Brett Favre passed as though it was raining hard all day. Jay Cutler passed as though he were tearing up the neighborhood in the park across the street from his childhood home in Santa Claus, Ind.
A rookie? Strike one. A fullback? Strike two. A seventh-round draft pick? Strike three. Yer out. A rookie fullback drafted in the seventh round isn't supposed to play tailback in the NFL. Peyton Hillis, who has all those credentials, not only has been playing tailback for the Broncos, he rushed for 129 yards Sunday in a 34-17 victory against imposing run-stuffer Kris Jenkins and the New York Jets.
As the Broncos' 34-17 victory against the New York Jets wound down on a cold, rainy night in New Jersey, Jets quarterback Brett Favre still was firing.
Denver's defense had waited weeks for a spark. A sack, a fumble recovery, an interception — anything to ignite a group so desperately desiring a big play.
The Broncos had forced 10 turnovers before arriving at the Meadowlands. Just to put that number in perspective, the Jets forced seven against the Cardinals on Sept. 28 in the very same stadium. So what happens? The Bronx win the turnover battle 2-1. .
Gunslinger is a profession best left to the young. Old, gray and put away wet, New York Jets quarterback Brett Favre got shot down by Jay Cutler and the Broncos on a rainy November evening so raw it felt like winter shoving aside autumn.
The Broncos, the Cardinals, the Giants and the Titans are ahead in each of their divisions by three games with four left. The Broncos could clinch a division title as soon as the powerful Giants and Titans — and FedEx their game to San Diego.
Away from their wives and children, freed from car payments and mortgages, removed from the comforts of their own beds, the Broncos excel.
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The weather conditions were perfect, as far as Jay Cutler was concerned. Appearing hardly bothered by the steady rain and wind that whipped through the Meadowlands, Cutler threw for 357 yards and two touchdowns to lead the Denver Broncos to a 34-17 victory over the New York Jets on Sunday.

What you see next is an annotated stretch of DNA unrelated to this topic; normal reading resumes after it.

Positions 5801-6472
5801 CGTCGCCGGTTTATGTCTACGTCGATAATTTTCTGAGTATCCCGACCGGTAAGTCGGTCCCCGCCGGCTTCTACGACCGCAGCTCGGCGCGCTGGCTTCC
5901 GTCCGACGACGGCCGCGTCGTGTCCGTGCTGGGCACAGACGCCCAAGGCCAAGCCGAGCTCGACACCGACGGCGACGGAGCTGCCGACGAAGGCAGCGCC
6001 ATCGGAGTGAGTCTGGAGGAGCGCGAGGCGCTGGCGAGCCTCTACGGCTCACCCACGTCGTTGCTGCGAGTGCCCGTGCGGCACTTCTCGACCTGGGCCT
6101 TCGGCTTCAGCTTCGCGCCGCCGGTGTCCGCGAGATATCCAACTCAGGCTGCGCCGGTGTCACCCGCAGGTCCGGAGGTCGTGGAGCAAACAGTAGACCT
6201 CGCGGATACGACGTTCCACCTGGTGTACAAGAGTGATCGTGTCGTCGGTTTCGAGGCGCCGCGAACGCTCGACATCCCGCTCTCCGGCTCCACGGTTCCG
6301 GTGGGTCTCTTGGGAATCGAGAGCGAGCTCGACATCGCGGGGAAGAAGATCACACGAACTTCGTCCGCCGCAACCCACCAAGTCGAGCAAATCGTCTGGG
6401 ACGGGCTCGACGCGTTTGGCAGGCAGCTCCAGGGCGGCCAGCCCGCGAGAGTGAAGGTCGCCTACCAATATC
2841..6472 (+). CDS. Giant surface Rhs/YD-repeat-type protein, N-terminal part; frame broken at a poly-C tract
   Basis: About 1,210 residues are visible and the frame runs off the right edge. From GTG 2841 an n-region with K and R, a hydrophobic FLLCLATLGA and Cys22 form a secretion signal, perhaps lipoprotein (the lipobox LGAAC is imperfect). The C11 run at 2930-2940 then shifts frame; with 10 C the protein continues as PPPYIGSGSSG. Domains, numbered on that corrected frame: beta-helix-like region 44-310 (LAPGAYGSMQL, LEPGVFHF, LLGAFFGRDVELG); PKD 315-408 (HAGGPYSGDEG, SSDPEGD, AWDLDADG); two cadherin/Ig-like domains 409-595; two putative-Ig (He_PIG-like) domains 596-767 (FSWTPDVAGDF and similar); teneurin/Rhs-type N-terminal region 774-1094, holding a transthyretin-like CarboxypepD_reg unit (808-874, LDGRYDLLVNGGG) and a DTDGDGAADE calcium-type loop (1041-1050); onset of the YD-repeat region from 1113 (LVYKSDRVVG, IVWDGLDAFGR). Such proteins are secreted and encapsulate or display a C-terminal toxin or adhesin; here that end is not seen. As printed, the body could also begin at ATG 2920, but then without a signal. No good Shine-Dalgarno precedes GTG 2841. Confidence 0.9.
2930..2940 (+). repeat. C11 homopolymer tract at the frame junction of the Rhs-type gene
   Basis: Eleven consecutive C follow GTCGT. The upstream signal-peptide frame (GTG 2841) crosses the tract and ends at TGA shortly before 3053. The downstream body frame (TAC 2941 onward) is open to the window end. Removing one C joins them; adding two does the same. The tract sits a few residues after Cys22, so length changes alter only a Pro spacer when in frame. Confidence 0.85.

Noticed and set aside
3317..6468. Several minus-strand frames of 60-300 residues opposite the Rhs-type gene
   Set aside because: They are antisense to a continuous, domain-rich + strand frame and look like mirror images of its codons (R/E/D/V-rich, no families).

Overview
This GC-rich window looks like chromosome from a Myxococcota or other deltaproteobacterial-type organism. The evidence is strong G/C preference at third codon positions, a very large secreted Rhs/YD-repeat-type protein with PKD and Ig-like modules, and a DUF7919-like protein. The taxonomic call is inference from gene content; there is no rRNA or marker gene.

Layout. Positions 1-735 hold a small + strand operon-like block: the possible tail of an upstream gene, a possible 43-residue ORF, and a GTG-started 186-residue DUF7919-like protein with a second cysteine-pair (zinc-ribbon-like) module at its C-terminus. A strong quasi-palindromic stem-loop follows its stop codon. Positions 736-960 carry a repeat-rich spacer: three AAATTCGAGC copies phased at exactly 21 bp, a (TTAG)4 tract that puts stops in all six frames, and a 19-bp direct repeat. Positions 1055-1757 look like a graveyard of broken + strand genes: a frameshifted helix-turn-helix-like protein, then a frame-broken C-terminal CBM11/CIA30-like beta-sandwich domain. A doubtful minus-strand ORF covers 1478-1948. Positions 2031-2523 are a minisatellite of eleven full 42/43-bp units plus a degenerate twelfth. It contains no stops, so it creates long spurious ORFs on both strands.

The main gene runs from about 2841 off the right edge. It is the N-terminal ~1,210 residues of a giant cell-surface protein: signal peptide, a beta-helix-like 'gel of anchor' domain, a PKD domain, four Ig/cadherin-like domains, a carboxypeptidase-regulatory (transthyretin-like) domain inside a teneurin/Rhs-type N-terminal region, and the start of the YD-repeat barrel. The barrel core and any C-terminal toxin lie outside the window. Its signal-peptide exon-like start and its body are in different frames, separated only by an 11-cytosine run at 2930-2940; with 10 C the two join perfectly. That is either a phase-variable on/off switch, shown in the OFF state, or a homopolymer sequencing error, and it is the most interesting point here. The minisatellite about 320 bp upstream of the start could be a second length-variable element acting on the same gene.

Are the Broncos going to blow it? The thought swirled through my head -- and probably yours too -- at the end of the third quarter, with Denver gripping a slippery 27-17 lead over the New York Jets.
A week ago, the Jets beat the Titans, the team with the best record in football. A week later, the Broncos beat the Jets, suggesting the Broncos can be as good as anybody in the NFL.
Broncos quarterback Jay Cutler executed a sound game plan to perfection, mixing screens to Eddie Royal with passes to his tight ends before finishing with 27 completions in 43 attempts for 357 yards and two touchdowns. Running back Peyton Hillis continued to impress, turning in the first 100-yard game of his career by gaining 129 yards on 22 carries.
The presence and, even more striking, absence of the instant- replay booth proved significant Sunday. Three of the first four touchdowns in the Broncos' 34-17 win over the New York Jets were influenced by close calls.
When Jay Cutler was a young boy growing up in Lincoln City, Ind., his idol was Brett Favre. On Sunday, Cutler outdueled his idol in a steady downpour at Giants Stadium, leading the Broncos to a seemingly easy 34-17 win against Favre and the AFC East- leading New York Jets.
Doug Hillis turned 44 Saturday, so his son, Peyton, called his family home in Conway, Ark., to give his father a birthday greeting. "I asked my dad what he wanted for his birthday and he said, 'I want 100 yards rushing and two touchdowns,' " said Hillis, the Broncos' rookie fullback.
The team the Broncos faced Sunday at Giants Stadium was the hottest in the AFC, if not the NFL. In one three-play stretch, three Broncos defenders - defensive end Ebenezer Ekuban, middle linebacker Spencer Larsen and cornerback Dre Bly - were hurt, adding to an already long list entering the game.
Say what you want about the Broncos' defense, but coach Mike Shanahan deserves a lot of credit for essentially clinching the AFC West. Sunday's victory over the Jets may not have been pretty, but the Broncos now have a three-game lead in the division and can clinch a playoff spot in the next two weeks.
Mark the Denver Broncos down as one of the most confusing teams in the NFL.
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